Space Company CEO Mikhail Kokorich Battles SEC to Clear His Name
Posted on 07/18/2021
Momentus Inc. is an early-stage space transportation company. The U.S. government deems space technology to have military applications and the government bars foreign nationals from working on it without a residency permit or export license. Momentus could not secure a license to launch its spacecraft and its founder and former CEO Mikhail Kokorich had his asylum petition denied by the U.S. government. Kokorich is now living in Switzerland.
On July 13, 2021, the Securities and Exchange Commission (SEC) announced charges against special purpose acquisition corporation Stable Road Acquisition Company, its sponsor SRC-NI, its CEO Brian Matthew Kabot (private equity and hedge fund background), the SPAC’s proposed merger target Momentus, and Mikhail Kokorich for misleading claims about Momentus’s technology and about national security risks associated with Kokorich. The SEC’s litigation is proceeding against Kokorich, against whom the SEC filed a complaint in the U.S. District Court for the District of Columbia. All other parties are settling with the SEC, with terms including total penalties of more than US$ 8 million, tailored investor protection undertakings, and the SPAC sponsor’s forfeiture of founder’s shares it stands to receive if the merger, currently scheduled for August 2021, is approved. Stable Road chairman Brian Kabot paid US$ 40,000 personally to settle allegations against him.
Mikhail Kokorich, whose actions are at the heart of SEC’s allegations, didn’t join in the settlement and is fighting the charges.
Momentus emerged from the Y Combinator start-up incubator. Momentus’ new CEO is the former U.S. Defense official John Rood who starts August 1, 2021.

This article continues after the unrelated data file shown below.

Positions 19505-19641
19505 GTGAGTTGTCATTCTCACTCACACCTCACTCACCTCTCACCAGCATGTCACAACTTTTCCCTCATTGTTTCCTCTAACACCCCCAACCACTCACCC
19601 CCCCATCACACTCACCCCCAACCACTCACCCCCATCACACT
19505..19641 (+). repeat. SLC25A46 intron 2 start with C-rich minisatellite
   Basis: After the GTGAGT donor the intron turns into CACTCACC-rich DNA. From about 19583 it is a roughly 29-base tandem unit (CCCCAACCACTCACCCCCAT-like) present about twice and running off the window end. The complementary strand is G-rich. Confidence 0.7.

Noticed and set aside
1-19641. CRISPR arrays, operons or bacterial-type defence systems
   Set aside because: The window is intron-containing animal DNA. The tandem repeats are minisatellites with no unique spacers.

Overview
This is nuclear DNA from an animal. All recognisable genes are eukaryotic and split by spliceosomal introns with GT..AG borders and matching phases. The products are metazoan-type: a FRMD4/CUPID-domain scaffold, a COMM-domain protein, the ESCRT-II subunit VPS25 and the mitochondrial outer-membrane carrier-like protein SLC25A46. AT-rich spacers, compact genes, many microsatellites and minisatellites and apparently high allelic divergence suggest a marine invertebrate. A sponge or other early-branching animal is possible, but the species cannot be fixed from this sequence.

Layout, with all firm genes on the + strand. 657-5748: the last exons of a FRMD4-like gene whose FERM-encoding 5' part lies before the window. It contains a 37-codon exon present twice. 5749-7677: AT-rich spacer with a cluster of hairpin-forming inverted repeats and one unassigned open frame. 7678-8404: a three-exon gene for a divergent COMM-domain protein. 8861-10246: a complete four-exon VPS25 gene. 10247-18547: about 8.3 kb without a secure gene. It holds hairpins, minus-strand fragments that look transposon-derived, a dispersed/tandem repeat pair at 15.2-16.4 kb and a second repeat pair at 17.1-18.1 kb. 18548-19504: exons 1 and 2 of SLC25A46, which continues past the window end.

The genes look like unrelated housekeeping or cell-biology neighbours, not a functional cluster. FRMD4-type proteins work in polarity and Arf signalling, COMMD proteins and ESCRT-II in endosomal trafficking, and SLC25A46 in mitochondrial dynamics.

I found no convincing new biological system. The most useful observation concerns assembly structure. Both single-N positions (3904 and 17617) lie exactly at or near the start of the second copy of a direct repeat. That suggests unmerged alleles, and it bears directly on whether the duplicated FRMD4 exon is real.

The SEC argues the following in its press release, “According to the SEC’s settled order, Kokorich and Momentus, an early-stage space transportation company, repeatedly told investors that it had “successfully tested” its propulsion technology in space when, in fact, the company’s only in-space test had failed to achieve its primary mission objectives or demonstrate the technology’s commercial viability. The order finds that Momentus and Kokorich also misrepresented the extent to which national security concerns involving Kokorich undermined Momentus’s ability to secure required governmental licenses essential to its operations. In addition, the order finds that Stable Road repeated Momentus’s misleading statements in public filings associated with the proposed merger and failed its due diligence obligations to investors. According to the order, while Stable Road claimed to have conducted extensive due diligence of Momentus, it never reviewed the results of Momentus’s in-space test or received sufficient documents relevant to assessing the national security risks posed by Kokorich. The order finds that Kabot participated in Stable Road’s inadequate due diligence and in filing its inaccurate registration statements and proxy solicitations. The SEC’s complaint against Kokorich includes factual allegations that are consistent with the findings in the order.”
“Momentus’s former CEO is alleged to have engaged in fraud by misrepresenting the viability of the company’s technology and his status as a national security threat, inducing shareholders to approve a merger in which he stood to obtain shares worth upwards of $200 million,” said Anita B. Bandy, Associate Director of the SEC’s Division of Enforcement in a press release. “Our litigation against Kokorich demonstrates our commitment to holding individuals accountable for their statements to investors, which are of particular concern when they are aimed at improperly capitalizing on public interest in popular investment vehicles such as SPACs.”
The Settling Parties
Momentus, Stable Road, and Brian Kabot will pay civil penalties of US$ 7 million, US$ 1 million, and US$ 40,000, respectively. Momentus and Stable Road have also agreed to provide PIPE (private investment in public equity) investors with the right to terminate their subscription agreements prior to the shareholder vote to approve the merger; SRC-NI has agreed to forfeit 250,000 founders’ shares it would otherwise have received upon consummation of the business combination; and Momentus has agreed to undertakings requiring enhancements to its disclosure controls, including the creation of an independent board committee and retention of an internal compliance consultant for a period of two years.